Both of the workshops I am teaching are subjects that are near and dear to me. First will be POV—what is it and how do you make it work best for your story? I always enjoy sharing insights on this important subject with new and emerging writers.

My other workshop is about Content Editing, and that’s the one I feel most strongly about. I am primarily a content and structural editor, though I do line and copy editing as well, for select clients. So, what is Content Editing and more importantly, what isn’t it?

In this workshop I’ll break down the different types of editing and give you some tips for how to ready your work to be edited. The more you prepare, the more money and time you save—not to mention how much better the process goes for both of us, if I’m not overwhelmed by issues that can be dealt with by you in advance.

One persistent problem I have talked about before is expository—every writer wants to how much is too much, and how to weed out the excess in an efficient way. In my workshop, I’ll be describing how to employ the “highlighter trick,” a process many of my author clients are already familiar with, and giving you all one more tool for preparing your manuscript to be edited.

Those are just a few of the opportunities that abound at SCWC—I hope to see you there.
I mean here. Right here. Online. Check it out.
Hasta pronto!

Friday, December 11, 2020

My Top 5 Books of 2020

I’m up a river (specifically, the Sacramento), without a paddle—of course I don’t have a paddle, we live on a sailboat. Anyway, I realize I have been a bit out of touch the last couple of months (haven’t we all?) but now it is time for my Top Five Books of 2020 list.

As always, I am not writing about books I edited, so I won’t be including Murder Bytes, the newest smart, lively thriller by Gayle Carline or the oh-so-readable Angel Flight by R.D. Kardon. And I don’t promote those titles you already know, I try to focus on books from smaller presses—you might never have heard of these five, if not for this post, and I don’t want you to miss them. Not all of these were published in 2020, but close enough (I didn’t include The Vanishing Woman from 2012, though it should be required reading).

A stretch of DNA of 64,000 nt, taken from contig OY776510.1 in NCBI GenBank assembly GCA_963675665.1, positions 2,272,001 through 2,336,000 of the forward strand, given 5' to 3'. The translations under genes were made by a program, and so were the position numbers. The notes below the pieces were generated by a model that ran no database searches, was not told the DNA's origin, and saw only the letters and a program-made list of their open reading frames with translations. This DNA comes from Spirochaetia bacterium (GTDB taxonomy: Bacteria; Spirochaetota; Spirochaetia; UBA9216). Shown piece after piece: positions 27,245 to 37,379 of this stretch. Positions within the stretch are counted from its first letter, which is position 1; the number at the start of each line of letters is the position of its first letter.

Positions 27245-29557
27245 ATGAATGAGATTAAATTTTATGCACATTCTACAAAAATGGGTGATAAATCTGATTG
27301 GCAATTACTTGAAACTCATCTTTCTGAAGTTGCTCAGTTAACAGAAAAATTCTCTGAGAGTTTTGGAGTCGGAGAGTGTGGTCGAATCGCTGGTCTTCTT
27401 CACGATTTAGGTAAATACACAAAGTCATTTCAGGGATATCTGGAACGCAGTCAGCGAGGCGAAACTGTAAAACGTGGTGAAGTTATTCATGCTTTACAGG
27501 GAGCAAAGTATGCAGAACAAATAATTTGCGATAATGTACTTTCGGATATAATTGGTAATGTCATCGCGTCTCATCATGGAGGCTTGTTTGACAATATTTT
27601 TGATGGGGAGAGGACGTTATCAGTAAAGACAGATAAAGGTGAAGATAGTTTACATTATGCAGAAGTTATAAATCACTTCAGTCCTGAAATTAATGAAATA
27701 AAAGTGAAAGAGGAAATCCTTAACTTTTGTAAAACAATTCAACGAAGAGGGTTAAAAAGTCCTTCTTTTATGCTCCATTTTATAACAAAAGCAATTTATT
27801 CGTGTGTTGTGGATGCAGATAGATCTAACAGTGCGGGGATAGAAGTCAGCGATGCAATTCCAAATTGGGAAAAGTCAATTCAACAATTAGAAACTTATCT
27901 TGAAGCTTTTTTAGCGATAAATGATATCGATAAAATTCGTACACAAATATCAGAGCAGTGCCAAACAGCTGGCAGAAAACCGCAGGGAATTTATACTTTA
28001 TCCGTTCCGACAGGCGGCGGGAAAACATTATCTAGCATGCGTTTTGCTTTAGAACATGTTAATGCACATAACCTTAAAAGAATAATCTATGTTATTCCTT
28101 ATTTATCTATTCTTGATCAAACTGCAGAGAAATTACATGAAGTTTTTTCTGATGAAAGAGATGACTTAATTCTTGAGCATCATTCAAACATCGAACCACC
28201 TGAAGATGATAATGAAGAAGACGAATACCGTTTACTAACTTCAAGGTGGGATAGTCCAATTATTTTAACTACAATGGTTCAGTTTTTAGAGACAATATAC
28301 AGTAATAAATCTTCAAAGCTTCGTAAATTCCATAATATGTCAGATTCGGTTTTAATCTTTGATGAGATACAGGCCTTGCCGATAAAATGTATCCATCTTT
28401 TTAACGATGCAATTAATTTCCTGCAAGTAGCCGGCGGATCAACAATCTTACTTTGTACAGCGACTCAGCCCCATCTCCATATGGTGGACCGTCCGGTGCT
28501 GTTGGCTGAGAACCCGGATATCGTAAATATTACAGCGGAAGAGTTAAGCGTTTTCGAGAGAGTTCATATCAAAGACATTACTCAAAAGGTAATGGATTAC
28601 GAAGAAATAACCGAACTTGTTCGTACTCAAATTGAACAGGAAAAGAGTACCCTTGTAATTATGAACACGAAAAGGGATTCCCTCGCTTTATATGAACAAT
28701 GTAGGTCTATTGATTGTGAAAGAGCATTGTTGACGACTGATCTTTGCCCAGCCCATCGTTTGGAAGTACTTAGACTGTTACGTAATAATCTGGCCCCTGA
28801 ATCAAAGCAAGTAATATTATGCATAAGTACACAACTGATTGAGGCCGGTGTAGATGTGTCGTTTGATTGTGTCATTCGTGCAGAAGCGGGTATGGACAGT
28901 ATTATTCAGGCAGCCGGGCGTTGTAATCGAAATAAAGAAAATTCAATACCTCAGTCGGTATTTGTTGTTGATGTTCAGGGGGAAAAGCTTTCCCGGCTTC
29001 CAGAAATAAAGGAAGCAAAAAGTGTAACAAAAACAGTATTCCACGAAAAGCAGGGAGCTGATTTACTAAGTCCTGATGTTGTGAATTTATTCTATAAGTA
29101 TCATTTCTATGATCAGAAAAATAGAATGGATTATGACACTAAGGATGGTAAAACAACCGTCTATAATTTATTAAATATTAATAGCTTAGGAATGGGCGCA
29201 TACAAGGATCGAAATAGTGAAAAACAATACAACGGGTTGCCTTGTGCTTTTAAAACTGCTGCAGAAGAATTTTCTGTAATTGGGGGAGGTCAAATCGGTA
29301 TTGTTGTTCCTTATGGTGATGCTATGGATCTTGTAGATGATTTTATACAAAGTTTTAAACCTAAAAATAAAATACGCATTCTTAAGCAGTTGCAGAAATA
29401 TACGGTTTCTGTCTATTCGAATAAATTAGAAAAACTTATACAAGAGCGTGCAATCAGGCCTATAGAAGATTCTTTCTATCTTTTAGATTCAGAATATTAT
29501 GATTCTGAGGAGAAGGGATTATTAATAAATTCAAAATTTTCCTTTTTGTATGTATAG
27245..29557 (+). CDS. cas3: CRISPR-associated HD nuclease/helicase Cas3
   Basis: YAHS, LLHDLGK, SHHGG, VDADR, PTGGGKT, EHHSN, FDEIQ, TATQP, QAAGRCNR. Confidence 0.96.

In no particular order, here they are:

The Last Blue by Isla Morley (2020) This book absolutely transported me. Not always to somewhere comfortable, but the world she created felt so true and was so visually compelling that I felt I was watching the story play out all around me. Set in a tiny town in the Appalachian Mountains in the 1970s, with long flashbacks to the 1930s, Morley’s novel is about prejudice and skin color, but not at all in the way you might think.

Murderabilia (2019) by Carl Vonderau. Think dark. Think creepy. Think chilling. Even after all that, you won’t be anywhere near this work of fiction with all too many real-life resonances. The protagonist is a wealthy banker who’s also the son of a renowned serial killer; now he himself is wanted for a grisly murder. The only way for him to escape prison (maybe even death) is to find out whodunnit, with the help of guess who? It'll be hard to find, but you may see a used copy.

Crux: A Cross-Border Memoir (2018) by Jean Guerrero. An award-winning reporter with years of experience covering Latin America, Guerrero is a true child of the cross-border experience. Born in San Diego, she’s the product of a tumultuous marriage between her Puerto Rican mother and Mexican father. Somehow, she managed to draw me in and make her life and her crazy family feel just like my own.